Stats & Cats
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Stats & Cats: The Actions of Felines, Illustrated in Pie Charts

In the first installment of an ongoing and deeply scientific research project, I present a formal statistical record of life with felines.

Lauren Oster  |  Nov 13th 2015


“Ah! These cats are a mysterious kind of folk,” the novelist, playwright, and poet Sir Walter Scott remarked to his young protégé Washington Irving as they spent an evening reciting verse, contemplating their lives in letters, and admiring the Scott family’s dozing cat (a “sage grimalkin,” as Irving called her). “There is more passing in their minds than we are aware of.”

Centuries have come and gone since then, but the old fellow’s observation rings true in 2015; I couldn’t be certain of my cats’ plans if my life depended on it.

“It comes no doubt from their being so familiar with warlocks and witches,” Scott mused.

I can’t speak to that, but I can work a bit of 21st-century magic with what I’ve observed of my four-legged roommates and absorbed in a decade as a professional researcher: Allow me to offer a quantitative account of cats’ habits, in the form of pie charts, with a little help from Microsoft Excel.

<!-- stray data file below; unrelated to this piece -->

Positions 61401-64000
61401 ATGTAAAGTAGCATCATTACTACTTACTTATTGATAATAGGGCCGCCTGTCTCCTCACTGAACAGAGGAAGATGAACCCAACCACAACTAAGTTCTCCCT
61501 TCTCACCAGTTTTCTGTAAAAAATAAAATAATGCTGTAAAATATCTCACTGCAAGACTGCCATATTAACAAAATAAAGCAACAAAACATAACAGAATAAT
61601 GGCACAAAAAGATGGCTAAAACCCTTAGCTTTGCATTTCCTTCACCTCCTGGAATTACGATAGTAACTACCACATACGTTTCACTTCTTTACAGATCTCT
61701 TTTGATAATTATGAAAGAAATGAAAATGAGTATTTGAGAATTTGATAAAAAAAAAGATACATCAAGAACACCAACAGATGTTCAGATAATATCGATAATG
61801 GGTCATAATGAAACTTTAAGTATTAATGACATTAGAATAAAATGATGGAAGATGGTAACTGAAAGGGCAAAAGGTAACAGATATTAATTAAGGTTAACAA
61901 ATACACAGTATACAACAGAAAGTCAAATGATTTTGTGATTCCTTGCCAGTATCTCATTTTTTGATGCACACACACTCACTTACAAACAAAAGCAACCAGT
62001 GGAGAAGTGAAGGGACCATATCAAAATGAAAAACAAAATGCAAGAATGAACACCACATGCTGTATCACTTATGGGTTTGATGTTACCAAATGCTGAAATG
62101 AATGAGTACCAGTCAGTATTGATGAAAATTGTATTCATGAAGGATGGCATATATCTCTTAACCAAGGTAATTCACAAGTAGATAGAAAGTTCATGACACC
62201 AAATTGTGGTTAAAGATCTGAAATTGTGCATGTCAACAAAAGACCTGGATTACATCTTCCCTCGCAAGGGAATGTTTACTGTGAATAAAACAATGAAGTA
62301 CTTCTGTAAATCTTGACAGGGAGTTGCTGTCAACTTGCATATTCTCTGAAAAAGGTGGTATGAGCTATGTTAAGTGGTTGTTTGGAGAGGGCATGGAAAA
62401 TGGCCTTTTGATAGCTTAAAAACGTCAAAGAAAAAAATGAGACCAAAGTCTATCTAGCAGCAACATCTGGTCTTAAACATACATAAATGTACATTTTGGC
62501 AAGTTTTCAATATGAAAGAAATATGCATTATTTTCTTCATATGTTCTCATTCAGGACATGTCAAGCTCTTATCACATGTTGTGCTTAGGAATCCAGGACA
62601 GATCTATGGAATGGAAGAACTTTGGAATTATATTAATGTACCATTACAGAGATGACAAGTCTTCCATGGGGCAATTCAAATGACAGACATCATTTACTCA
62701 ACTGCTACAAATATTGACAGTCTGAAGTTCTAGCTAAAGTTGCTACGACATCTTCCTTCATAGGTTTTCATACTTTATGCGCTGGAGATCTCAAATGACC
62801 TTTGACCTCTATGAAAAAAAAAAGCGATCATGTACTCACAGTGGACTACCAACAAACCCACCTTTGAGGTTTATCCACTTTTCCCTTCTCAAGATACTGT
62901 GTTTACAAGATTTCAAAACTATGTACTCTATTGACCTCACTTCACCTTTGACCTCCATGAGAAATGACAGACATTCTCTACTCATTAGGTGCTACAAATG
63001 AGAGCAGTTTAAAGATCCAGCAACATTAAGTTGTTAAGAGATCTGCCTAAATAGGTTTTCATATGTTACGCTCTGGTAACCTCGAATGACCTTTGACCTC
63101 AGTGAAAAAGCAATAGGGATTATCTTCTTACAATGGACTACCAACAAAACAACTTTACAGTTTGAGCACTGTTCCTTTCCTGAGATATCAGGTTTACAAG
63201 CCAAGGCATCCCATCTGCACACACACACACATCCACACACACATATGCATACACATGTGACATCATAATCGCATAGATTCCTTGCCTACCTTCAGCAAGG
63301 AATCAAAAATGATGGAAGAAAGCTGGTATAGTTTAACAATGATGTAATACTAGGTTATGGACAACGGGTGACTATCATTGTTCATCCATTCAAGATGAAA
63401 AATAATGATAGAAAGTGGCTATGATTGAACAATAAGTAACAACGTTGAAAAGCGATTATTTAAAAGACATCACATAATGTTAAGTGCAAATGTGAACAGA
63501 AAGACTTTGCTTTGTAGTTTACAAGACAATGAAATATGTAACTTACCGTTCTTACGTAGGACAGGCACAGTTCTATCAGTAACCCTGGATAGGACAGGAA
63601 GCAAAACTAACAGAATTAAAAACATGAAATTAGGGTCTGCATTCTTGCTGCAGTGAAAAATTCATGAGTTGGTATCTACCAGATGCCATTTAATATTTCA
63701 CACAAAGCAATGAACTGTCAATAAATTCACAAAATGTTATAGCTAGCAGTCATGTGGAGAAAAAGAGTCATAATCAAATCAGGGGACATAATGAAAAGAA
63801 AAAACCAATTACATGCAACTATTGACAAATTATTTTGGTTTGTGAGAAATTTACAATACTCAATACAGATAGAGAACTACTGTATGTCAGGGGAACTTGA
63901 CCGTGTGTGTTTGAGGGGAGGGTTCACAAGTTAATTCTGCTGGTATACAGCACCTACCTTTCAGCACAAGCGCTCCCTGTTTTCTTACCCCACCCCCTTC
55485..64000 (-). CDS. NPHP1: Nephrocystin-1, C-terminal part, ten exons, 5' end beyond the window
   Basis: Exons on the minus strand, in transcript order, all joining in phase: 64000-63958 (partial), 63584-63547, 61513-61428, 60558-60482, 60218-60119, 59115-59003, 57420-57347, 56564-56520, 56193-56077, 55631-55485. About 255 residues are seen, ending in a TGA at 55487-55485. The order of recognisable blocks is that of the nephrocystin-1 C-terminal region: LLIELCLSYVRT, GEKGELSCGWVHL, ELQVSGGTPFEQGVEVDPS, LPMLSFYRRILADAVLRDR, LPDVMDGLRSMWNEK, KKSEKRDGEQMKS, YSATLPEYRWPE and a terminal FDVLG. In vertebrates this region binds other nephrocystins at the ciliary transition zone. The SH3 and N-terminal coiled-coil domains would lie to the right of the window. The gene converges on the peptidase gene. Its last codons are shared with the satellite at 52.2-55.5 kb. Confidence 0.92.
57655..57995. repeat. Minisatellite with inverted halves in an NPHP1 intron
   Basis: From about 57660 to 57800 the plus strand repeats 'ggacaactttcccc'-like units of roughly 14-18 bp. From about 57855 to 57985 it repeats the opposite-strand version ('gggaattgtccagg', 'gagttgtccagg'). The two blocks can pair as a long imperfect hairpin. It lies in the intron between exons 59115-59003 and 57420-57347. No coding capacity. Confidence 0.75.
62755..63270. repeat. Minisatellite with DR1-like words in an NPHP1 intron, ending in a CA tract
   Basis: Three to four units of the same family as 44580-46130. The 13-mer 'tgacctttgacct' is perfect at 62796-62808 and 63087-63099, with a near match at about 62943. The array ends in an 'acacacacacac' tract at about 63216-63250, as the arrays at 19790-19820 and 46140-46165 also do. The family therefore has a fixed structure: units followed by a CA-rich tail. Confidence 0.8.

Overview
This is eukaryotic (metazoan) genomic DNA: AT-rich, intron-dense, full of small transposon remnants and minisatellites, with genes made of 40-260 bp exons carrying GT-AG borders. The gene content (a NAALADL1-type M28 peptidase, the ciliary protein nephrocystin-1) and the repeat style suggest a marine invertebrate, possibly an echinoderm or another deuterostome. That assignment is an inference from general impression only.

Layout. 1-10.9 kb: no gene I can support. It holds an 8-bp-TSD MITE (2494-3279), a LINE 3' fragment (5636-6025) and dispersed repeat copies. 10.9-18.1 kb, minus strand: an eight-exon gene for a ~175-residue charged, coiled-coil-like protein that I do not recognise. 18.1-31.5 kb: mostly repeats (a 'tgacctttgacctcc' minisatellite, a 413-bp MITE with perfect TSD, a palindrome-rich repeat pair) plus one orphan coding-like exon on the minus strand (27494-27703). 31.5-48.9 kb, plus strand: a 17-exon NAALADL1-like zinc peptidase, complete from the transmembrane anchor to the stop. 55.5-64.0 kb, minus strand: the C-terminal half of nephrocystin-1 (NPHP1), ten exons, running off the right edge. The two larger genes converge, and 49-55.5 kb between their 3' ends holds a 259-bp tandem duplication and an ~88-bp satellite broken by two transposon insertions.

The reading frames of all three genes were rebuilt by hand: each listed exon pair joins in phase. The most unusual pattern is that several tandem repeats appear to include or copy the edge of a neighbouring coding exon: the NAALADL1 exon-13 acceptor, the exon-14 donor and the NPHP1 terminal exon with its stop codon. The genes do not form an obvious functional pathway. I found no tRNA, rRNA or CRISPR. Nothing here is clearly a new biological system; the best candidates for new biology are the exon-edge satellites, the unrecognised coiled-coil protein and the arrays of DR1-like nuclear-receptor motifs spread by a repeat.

Our first presenter is — oh, no, Steve, not on the Turkish rug from my grandma’s house, please just scoot over before you —

FIGURE 1:

My cats don’t always barf, but when they do, they prefer to make it count. (Stay queasy, my friends.)

Our second presenter has brought a — well, let’s just have a look.

FIGURE 2:

Pie chart on cat-gifts.

Am I being fed? Am I being audited?

O all who give and receive gifts, such as they are the wisest. Everywhere they are wisest. They are the magi.

– O. Henry, The Gift of the Magi

My friend Jamie, a vegetarian, lives with a Siamese cat named Manray. One night she heard his low, spooky hunting call; a moment later, he trotted over and presented her with an ear of corn. Good on you for respecting your pack’s dietary restrictions, buddy.

Speaking of food, let’s move on to our third chart.

FIGURE 3:

Pie chart on multiple dinners.

No, I don’t have an actual pie. Stop asking.

With all due respect to Sir Walter, there might be a certainty or two when it comes to our grimalkins’ minds.

Next time in Stats & Cats: Bar graphs, hair accumulation over time, and the maximum distance possible between a small white cat and a functioning vacuum cleaner.

Read more by Lauren Oster.

About the author: Lauren Oster is a freelance writer and editor in New York City. She and her husband share an apartment on the Lower East Side with Steve and Matty, two Siamese-ish cats. She doesn’t leave home without a book or two, a handful of plastic animals, Icelandic licorice mints, and her camera. Follow her on Twitter or Instagram.